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Linux Security Week: March 20th 2006 Print E-mail
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Source: Contributors - Posted by Benjamin D. Thomas   
Linux Security Week This week, perhaps the most interesting articles include "An introduction to Elliptic Curve Cryptography," "The 7 myths about protecting your web applications," and "Wi-Fi Security's Personal Problems."

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pgp Key Signing Observations: Overlooked Social and Technical Considerations - While there are several sources of technical information on using pgp in general, and key signing in particular, this article emphasizes social aspects of key signing that are too often ignored, misleading or incorrect in the technical literature. There are also technical issues pointed out where I believe other documentation to be lacking. It is important to acknowledge and address social aspects in a system such as pgp, because the weakest link in the system is the human that is using it. The algorithms, protocols and applications used as part of a pgp system are relatively difficult to compromise or 'break', but the human user can often be easily fooled. Since the human is the weak link in this chain, attention must be paid to actions and decisions of that human; users must be aware of the pitfalls and know how to avoid them.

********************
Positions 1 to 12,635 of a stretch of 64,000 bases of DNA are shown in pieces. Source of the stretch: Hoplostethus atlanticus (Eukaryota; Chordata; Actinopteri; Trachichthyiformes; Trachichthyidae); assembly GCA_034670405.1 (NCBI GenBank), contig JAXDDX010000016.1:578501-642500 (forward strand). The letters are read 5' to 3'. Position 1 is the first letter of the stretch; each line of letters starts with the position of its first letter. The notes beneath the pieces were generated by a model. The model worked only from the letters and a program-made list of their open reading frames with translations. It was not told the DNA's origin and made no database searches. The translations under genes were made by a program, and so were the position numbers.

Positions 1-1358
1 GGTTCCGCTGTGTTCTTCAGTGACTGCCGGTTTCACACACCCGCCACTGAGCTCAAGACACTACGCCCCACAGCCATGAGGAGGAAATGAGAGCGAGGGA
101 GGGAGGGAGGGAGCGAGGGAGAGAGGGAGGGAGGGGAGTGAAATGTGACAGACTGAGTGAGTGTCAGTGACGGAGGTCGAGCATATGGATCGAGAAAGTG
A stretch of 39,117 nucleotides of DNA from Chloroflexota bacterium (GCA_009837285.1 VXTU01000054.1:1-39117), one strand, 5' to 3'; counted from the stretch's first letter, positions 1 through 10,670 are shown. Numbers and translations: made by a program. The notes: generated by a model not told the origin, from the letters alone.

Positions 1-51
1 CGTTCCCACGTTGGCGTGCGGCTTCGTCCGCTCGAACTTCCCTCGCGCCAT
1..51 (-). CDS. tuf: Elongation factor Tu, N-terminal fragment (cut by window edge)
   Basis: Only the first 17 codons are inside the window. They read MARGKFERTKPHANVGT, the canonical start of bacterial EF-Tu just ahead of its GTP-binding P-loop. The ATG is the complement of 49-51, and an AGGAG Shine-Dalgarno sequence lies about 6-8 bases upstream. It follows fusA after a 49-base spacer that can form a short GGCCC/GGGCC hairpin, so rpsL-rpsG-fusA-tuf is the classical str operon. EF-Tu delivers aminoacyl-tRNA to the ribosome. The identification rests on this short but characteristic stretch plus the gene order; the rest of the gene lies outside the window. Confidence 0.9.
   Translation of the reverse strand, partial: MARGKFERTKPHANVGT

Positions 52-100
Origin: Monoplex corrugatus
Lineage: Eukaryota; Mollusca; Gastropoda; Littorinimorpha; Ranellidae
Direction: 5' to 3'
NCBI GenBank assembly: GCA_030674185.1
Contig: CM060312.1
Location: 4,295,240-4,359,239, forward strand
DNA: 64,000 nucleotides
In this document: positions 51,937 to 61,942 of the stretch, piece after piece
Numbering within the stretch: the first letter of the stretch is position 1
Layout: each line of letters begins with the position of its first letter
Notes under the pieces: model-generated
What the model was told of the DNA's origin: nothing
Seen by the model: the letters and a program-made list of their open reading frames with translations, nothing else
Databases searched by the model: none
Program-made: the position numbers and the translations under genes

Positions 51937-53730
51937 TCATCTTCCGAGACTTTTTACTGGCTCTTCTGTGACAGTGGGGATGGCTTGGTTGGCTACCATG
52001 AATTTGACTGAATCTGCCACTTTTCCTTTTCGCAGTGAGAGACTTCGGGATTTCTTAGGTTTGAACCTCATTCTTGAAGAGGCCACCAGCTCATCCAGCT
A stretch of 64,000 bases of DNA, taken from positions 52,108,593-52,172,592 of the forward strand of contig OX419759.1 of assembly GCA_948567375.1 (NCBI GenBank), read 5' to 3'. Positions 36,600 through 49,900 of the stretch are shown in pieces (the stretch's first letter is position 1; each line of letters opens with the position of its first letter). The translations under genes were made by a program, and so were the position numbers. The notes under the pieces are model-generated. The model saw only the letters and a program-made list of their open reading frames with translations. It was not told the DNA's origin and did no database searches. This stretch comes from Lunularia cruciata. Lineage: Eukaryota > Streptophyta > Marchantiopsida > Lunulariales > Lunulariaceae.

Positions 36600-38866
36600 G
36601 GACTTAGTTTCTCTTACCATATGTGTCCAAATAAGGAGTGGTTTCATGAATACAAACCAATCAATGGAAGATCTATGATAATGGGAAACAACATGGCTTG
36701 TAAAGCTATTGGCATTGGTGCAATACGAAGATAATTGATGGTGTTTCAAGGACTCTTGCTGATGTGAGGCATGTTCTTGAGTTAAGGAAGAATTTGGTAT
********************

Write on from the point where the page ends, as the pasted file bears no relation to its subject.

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Take advantage of our Linux Security discussion list! This mailing list is for general security-related questions and comments. To subscribe send an e-mail to with "subscribe" as the subject.